Home > DMO, SQL Saturday, SQL Server > Guest Blogger – Jes Borland

Guest Blogger – Jes Borland

I saw Jes give this presentation at SQL Saturday last year. She was the first person to make me think I could write my own blog. She has recently joined Brent Ozar PLF. You can find the link to her blog below and I recommend it highly. She is a constant source of inspiration and I am very happy to have her post here.

My Favorite DMOs

First, let me thank Frank for letting me do a guest post here! I’ve gotten to know Frank over the past couple of years through SQL Saturday events and user group meetings. I was very excited to hear he’d started blogging! You can follow my blogs regularly at LessThanDot.com.

When I read his blog about sys.dm_os_performance_counters, I started thinking about my favorite DMOs (dynamic management objects) in SQL Server. If you are not familiar with them, they are views and functions that can be queried, like any other object, to return information about your servers and database. They were first introduced in SQL Server 2005, and have been expanded and improved in each version since. They cover a wide range of topics, from database information to what is currently happening on the server. They are an invaluable tool for me, and many other DBAs.

Here are my top five DMOs!

sys.dm_exec_requests – This returns a row for each request that is executing on an instance of SQL Server. There is a wealth of information here that can help you identify processes, troubleshoot problems, and more.

Using the status column will allow you to filter on specific statues, like Running or Sleeping. The database_id column can help you identify what is being run in a single database. The blocking_session_id is useful for determining what session may be blocking another. If there is a system wait, the wait_type column can identify what type it is. Other helpful information like cpu_time, reads, writes, and total_elapsed_time will tell you how long the request has been running.

sys.dm_exec_sessions – This returns a row for each session on a SQL Server instance. It can be helpful in identifying how many sessions are open and which clients are connected.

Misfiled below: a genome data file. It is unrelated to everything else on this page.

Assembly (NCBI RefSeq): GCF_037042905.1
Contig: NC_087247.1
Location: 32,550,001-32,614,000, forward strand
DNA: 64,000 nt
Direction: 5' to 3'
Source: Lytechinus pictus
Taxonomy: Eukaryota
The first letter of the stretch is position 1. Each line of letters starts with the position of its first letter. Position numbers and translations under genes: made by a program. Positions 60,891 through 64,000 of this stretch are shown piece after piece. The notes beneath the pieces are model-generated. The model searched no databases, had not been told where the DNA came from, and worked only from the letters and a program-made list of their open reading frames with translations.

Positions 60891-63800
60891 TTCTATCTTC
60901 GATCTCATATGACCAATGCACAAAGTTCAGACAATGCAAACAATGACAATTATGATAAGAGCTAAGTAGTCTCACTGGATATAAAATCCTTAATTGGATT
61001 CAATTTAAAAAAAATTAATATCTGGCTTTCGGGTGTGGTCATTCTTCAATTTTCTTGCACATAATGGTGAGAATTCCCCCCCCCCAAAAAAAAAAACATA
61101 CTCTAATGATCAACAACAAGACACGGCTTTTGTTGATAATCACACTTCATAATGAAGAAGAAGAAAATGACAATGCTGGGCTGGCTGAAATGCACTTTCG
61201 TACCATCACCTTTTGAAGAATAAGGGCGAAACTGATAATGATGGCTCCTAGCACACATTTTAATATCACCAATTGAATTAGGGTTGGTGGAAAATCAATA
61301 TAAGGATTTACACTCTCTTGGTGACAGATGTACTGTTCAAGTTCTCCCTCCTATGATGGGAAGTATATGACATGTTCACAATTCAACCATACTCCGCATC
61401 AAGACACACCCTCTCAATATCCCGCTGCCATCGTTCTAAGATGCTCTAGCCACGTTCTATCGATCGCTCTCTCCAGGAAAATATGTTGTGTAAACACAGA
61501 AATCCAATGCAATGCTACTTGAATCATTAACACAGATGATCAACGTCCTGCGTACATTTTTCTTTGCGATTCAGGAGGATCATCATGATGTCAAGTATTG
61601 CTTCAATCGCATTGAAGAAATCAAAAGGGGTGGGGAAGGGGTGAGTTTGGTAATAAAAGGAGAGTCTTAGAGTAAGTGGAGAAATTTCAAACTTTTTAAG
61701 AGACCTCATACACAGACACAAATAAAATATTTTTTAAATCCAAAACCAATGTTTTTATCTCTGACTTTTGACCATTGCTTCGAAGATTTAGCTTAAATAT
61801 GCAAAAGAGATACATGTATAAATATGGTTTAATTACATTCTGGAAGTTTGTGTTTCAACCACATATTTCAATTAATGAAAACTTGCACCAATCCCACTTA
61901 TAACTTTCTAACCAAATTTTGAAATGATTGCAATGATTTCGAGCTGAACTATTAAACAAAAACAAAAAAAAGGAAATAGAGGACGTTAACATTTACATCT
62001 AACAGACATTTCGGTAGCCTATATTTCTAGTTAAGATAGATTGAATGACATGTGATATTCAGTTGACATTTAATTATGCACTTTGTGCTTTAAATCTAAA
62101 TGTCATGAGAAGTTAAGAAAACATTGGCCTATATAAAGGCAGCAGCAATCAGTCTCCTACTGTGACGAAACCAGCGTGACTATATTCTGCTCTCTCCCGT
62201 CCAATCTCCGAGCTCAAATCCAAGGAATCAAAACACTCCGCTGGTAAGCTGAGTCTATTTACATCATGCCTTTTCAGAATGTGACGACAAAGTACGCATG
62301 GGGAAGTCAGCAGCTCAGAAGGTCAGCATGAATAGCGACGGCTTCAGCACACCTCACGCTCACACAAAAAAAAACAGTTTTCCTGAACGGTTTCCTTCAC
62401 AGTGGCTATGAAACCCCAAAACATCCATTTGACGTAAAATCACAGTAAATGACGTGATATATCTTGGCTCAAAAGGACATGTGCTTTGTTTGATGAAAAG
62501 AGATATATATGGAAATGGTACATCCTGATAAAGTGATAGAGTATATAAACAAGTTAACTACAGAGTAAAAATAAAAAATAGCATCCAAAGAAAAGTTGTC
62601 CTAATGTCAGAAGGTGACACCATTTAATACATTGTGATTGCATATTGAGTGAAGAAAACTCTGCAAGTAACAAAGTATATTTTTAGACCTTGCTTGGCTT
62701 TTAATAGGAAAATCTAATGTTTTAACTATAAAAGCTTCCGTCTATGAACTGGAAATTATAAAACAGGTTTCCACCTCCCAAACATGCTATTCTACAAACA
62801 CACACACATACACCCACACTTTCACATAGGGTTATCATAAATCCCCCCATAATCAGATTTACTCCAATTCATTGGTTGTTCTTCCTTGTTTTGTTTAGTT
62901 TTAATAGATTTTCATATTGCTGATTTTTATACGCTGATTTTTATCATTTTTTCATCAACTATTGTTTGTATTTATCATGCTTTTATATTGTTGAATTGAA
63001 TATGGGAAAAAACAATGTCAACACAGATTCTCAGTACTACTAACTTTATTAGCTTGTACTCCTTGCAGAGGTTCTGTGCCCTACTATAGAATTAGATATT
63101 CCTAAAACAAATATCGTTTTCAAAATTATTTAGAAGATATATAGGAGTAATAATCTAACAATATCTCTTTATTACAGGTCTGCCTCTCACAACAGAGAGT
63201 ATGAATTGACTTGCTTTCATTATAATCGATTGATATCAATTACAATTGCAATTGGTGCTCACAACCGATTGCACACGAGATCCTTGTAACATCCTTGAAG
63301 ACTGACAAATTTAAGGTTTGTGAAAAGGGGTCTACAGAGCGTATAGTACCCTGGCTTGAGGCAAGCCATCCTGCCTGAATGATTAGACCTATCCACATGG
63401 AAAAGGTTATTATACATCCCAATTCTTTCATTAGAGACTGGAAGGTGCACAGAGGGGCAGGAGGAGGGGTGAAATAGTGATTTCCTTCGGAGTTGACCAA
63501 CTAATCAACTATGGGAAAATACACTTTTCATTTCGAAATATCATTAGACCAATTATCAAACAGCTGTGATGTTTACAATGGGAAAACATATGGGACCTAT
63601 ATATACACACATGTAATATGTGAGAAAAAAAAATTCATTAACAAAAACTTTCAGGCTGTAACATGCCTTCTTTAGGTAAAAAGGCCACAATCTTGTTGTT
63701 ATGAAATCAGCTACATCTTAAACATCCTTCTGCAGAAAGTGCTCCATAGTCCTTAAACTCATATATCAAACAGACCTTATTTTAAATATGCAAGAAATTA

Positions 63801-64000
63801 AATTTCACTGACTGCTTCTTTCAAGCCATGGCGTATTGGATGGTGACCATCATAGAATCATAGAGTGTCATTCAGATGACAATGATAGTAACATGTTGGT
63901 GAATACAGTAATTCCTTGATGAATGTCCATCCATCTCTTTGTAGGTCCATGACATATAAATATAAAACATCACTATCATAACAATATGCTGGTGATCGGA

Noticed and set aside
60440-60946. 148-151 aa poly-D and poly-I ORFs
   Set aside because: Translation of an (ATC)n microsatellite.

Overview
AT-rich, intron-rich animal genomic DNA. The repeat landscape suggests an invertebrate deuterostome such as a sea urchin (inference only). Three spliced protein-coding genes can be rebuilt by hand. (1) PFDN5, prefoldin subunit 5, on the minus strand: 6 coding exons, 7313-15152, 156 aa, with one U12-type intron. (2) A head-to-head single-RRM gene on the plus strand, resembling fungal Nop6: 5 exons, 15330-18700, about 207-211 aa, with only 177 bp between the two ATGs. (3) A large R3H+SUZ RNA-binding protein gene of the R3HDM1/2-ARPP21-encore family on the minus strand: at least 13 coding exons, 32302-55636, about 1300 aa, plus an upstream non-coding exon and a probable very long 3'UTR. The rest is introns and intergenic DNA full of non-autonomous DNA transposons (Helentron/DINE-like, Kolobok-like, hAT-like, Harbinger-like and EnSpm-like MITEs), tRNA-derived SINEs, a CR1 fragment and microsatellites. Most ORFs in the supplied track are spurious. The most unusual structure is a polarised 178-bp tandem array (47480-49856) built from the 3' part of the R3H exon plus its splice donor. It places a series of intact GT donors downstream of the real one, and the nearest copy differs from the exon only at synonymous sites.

Session_id will identify a particular session. The status of the session can be identified using status. You can tell how long the session has been active using cpu_time and total_elapsed_time.   The resources used can be determined by using reads and writes.

sys.dm_exec_sql_text – Using this DMF, you can see what SQL text was executed. You can use sys.dm_exec_requests to find a specific sql_handle to pass in. You’ll be able to see the dbid, the ID of the database the statement is running in (or was compiled in). The text column shows the exact query.

You should be using this instead of the old function, fn_get_sql, which Microsoft states will be deprecated in a future version of SQL Server.

Here is a script I refer to as my “activity” script. It uses sys.dm_exec_requests, sys.dm_exec_sessions, and sys.dm_exec_sql_text to show user activity on an instance. You can use this as a base to filter further, by database, CPU, reads, or writes.

SELECT r.session_id,
r.blocking_session_id,
r.wait_type,
se.host_name,
se.login_name,
r.database_id,
db_name(r.database_id) as dbname,
r.status,
r.command,
start_time,
GETDATE() as CurrentTime,
r.cpu_time,
r.total_elapsed_time,
r.reads,
r.logical_reads,
r.writes,
s.[text] as sql_text,
p.query_plan as query_plan,
r.plan_handle
FROM sys.dm_exec_requests r
inner join sys.dm_exec_sessions se on r.session_id = se.session_id
outer apply sys.dm_exec_sql_text(r.sql_handle) s
outer apply sys.dm_exec_query_plan(r.plan_handle) p
WHERE r.session_id <> @@spid
    and se.is_user_process=1
ORDER BY r.cpu_time DESC;